Doll Head William Matheson
Antigen: William Matheson

Through July 30
Nationale
3360 SE Division

William Matheson’s fourth solo exhibition at Nationale meditates on loss, memory, and the desire to preserve aspects of life when faced with personal loss and the threat of societal collapse. After the 2016 death of a close family member, Matheson started collecting photographs and ephemera, gathering objects that went on to inspire this set of paintings. The photos that became subjects remain as images in a larger world, framed by glowing computer screens or the yellowed borders of an old photograph, accompanied by a deep indigo which Nationale likens to the “nocturnal haze of memory.” The show seeks a conversation with deep-seated fears and death, rather than running from them.

Installation Image from Bloom Tomb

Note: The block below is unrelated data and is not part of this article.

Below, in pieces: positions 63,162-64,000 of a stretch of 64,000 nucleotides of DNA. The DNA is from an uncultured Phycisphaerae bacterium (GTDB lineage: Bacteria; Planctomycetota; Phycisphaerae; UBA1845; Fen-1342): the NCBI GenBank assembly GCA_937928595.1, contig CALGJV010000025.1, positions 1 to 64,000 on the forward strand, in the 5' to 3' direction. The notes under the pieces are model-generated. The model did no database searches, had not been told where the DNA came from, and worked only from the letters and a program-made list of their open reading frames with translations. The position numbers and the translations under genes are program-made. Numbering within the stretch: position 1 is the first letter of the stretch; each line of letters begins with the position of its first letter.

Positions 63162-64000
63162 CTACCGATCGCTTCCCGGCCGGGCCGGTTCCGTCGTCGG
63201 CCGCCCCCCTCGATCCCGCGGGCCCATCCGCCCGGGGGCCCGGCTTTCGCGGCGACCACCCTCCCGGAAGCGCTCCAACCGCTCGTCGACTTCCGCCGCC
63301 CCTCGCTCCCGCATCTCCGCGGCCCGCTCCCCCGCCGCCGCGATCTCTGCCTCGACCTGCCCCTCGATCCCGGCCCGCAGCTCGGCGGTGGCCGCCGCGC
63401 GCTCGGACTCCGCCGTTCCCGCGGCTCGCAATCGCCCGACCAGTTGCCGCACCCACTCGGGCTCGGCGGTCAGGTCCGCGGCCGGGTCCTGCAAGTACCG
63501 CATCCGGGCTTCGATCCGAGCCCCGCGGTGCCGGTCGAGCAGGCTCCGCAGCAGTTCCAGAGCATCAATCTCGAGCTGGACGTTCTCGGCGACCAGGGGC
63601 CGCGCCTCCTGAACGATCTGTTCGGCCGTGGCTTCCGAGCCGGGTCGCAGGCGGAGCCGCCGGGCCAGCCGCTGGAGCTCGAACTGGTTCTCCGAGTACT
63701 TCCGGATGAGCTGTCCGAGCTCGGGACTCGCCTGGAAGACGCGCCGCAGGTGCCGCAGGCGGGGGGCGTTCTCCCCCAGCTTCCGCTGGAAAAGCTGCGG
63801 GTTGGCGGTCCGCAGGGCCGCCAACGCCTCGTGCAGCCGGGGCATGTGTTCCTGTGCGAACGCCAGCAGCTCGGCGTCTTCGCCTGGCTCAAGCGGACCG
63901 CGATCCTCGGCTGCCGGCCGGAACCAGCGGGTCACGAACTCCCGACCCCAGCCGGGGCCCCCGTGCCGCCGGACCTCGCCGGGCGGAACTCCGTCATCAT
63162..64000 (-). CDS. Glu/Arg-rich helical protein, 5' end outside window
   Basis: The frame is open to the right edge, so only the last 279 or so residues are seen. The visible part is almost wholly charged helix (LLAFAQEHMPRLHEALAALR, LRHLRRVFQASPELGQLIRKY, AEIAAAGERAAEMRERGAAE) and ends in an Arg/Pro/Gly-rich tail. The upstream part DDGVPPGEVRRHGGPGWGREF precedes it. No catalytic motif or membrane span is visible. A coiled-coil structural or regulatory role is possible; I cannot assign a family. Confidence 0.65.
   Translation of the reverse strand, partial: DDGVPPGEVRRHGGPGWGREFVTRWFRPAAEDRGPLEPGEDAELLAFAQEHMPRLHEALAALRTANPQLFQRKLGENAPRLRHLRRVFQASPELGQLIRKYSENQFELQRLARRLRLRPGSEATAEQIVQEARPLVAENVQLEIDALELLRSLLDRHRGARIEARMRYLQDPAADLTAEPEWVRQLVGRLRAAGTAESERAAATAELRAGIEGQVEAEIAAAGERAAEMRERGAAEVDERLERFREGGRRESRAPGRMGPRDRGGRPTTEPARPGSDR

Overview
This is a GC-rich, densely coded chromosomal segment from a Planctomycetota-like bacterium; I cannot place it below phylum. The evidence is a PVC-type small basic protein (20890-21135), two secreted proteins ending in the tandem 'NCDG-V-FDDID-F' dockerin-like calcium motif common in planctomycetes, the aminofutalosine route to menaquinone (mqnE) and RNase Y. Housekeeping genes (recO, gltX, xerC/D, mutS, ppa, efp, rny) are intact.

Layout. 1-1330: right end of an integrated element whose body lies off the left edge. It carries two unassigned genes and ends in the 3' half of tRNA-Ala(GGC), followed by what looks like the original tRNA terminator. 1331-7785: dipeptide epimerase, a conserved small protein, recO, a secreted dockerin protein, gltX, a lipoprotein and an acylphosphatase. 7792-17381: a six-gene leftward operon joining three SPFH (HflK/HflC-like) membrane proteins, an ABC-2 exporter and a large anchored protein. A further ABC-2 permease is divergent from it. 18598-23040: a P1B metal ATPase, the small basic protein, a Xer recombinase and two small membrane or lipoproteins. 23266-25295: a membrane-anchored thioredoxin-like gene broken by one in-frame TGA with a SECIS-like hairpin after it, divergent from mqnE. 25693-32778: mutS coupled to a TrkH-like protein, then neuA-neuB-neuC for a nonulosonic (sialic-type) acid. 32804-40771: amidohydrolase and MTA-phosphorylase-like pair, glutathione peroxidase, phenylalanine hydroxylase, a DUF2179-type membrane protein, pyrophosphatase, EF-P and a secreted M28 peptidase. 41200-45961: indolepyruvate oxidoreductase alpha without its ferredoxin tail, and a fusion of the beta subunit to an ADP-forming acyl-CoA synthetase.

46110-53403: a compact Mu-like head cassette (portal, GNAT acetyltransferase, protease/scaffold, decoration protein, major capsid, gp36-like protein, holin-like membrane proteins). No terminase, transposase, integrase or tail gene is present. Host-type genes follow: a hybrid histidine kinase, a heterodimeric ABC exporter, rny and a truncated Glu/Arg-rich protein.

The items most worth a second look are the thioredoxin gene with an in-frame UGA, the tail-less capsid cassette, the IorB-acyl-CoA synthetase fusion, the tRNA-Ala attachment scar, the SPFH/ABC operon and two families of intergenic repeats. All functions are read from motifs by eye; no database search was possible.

Bloom Tomb: Jessie Weitzel Le Grand

Carnation Contemporary
8371 N Interstate Ave

July 6–July 28
Special event July 6 6-9pm

Jessie Weitzel Le Grand presents her work as artifacts imported from the imaginary town Ny By (pronounced knee-bee). As the sole Ny By importer, Le Grand ups her game for this show to include sandwiches and bouquets in the culinary and floral traditions of Ny By. Bloom Tomb coincides with a Culinaria event at Disjecta, with which Carnation Contemporary shares a building. Culinaria is an ongoing series that “pairs artists and chefs to create unique community events, providing opportunities for collaboration, creative risk-taking, and the exchange of new ideas between two very different creative realms.” On July 6, Le Grand’s work will be paired with food and drink in Disjecta’s Gallery 2 space, with both the art and the food centered on themes of layering and stacking (making sandwiches the obvious choice).